Source: Investor Presentation

“I never attempt to make money on the stock market. I buy on the assumption that they could close the market the next day and not reopen it for five years.”

This quote shows Warren Buffett thinks in investing time frames of at least 5 years. But his holding period is preferably much longer…

Quotes #3 & #4

“Only buy something that you’d be perfectly happy to hold if the market shut down for 10 years.”


If you aren’t willing to own a stock for 10 years, don’t even think about owning it for 10 minutes”

These quotes shows that a 10 year holing period is really what you should look for when examining stocks to buy.

Quotes #5 & #6

But even 10 years is too short a time period for outstanding businesses.

“When we own portions of outstanding businesses with outstanding managements, our favorite holding period is forever.”


“Time is the friend of the wonderful company, the enemy of the mediocre.”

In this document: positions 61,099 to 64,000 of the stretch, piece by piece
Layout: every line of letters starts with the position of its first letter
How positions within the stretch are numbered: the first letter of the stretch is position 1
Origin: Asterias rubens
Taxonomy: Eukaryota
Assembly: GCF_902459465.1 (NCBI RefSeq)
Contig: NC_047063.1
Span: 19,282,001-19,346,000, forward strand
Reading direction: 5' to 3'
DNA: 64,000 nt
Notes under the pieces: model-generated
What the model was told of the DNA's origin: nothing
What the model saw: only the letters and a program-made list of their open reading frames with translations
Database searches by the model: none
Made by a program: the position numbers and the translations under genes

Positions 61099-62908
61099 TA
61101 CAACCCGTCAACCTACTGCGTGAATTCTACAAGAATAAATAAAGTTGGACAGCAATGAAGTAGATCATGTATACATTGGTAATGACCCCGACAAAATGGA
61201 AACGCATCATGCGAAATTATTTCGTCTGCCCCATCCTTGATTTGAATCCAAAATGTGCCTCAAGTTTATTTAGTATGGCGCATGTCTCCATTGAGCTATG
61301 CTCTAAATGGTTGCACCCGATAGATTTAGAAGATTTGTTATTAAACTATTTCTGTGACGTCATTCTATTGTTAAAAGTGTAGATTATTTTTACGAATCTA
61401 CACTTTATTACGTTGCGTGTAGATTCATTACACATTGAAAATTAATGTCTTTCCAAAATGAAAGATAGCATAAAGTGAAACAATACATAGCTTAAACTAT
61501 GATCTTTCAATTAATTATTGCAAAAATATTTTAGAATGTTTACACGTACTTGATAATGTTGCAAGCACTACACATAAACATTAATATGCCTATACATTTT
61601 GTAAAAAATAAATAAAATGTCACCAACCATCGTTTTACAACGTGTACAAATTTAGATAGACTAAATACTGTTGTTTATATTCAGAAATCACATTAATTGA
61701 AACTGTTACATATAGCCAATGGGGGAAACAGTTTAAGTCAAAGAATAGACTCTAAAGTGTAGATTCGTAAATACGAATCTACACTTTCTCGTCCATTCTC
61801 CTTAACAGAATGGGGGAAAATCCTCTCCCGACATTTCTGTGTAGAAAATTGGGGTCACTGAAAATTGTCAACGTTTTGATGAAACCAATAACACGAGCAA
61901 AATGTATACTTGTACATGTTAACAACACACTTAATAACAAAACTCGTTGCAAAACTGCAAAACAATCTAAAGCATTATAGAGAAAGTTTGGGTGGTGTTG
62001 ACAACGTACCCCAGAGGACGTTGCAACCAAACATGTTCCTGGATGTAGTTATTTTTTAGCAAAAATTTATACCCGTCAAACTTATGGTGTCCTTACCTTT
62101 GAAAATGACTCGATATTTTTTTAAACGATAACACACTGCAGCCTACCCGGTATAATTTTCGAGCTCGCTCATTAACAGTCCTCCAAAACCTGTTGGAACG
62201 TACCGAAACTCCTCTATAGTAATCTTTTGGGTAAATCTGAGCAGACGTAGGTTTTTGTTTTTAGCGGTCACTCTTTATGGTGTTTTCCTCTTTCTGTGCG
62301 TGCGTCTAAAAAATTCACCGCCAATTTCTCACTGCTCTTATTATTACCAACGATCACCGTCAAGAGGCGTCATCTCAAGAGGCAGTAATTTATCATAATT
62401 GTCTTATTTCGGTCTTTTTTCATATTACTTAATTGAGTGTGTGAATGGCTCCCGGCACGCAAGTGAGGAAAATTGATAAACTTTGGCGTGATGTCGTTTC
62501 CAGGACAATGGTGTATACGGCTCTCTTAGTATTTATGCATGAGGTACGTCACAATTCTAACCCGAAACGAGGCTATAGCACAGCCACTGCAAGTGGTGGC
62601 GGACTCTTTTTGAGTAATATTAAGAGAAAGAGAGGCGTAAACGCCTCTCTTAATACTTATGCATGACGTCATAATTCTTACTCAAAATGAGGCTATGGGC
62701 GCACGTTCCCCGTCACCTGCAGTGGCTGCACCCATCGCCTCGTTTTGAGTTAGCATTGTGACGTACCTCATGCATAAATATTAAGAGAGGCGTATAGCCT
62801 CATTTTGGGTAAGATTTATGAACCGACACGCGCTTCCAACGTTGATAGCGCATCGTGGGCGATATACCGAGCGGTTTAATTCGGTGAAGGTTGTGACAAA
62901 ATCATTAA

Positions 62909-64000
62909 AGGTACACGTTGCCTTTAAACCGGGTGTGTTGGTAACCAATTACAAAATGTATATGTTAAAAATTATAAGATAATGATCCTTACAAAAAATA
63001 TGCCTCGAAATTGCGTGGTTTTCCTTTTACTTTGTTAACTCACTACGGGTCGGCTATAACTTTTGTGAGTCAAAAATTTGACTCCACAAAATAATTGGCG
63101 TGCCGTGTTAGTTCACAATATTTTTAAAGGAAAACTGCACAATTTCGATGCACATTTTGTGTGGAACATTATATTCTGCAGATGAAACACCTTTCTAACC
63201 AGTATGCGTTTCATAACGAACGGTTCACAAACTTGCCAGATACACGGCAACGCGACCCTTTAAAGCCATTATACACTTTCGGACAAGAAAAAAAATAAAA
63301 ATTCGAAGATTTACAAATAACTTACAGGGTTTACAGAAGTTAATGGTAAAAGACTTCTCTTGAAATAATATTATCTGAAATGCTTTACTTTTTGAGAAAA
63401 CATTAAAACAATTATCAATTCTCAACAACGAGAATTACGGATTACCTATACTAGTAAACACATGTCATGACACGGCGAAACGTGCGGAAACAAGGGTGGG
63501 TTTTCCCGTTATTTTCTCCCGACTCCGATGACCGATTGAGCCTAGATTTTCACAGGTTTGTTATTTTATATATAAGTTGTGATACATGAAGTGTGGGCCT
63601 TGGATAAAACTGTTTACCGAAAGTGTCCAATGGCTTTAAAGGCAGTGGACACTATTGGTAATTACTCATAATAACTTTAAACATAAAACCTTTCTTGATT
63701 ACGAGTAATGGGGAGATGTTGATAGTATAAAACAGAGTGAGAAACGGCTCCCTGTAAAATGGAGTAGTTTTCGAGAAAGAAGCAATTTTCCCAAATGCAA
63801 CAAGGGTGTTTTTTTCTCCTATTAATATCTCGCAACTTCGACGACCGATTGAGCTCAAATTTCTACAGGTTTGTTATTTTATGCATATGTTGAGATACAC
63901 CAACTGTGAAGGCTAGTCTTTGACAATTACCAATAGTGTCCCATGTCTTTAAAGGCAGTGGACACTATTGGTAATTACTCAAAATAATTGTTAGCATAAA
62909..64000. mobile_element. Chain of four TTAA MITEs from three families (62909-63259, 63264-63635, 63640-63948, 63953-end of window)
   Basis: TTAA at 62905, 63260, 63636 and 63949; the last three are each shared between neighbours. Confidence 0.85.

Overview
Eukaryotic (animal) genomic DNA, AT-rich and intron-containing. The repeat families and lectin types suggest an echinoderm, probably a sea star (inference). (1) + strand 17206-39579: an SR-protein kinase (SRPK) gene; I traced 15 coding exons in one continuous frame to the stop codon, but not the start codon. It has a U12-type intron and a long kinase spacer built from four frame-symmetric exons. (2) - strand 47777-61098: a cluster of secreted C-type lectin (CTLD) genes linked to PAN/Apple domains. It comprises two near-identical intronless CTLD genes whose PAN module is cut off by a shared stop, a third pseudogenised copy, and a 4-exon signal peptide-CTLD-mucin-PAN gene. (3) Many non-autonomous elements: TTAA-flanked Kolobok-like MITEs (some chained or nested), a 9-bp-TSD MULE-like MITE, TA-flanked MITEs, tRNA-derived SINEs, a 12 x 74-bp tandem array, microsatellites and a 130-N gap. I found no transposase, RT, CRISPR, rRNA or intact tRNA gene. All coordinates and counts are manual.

You should not buy just any business and hold it for the long-run. Businesses with strong competitive advantages and quality managements are preferred long-term holdings.

Quote #7

Great businesses withstand the test of time. Time itself has been very favorable to the stock market.

“Over the long term, the stock market news will be good. In the 20th century, the United States endured two world wars and other traumatic and expensive military conflicts; the Depression; a dozen or so recessions and financial panics; oil shocks; a fly epidemic; and the resignation of a disgraced president. Yet the Dow rose from 66 to 11,497.”

The quote above shows the powerful tailwind of economic progress that pushes stable businesses to ever greater heights.

Quote #8

One advantage of buy & hold investing is lower taxes. When you don’t sell your holdings, the money you would have paid in capital gains tax is left compounding in your investment.

“Charlie and I would follow a buy-and-hold policy even if we ran a tax-exempt institution.”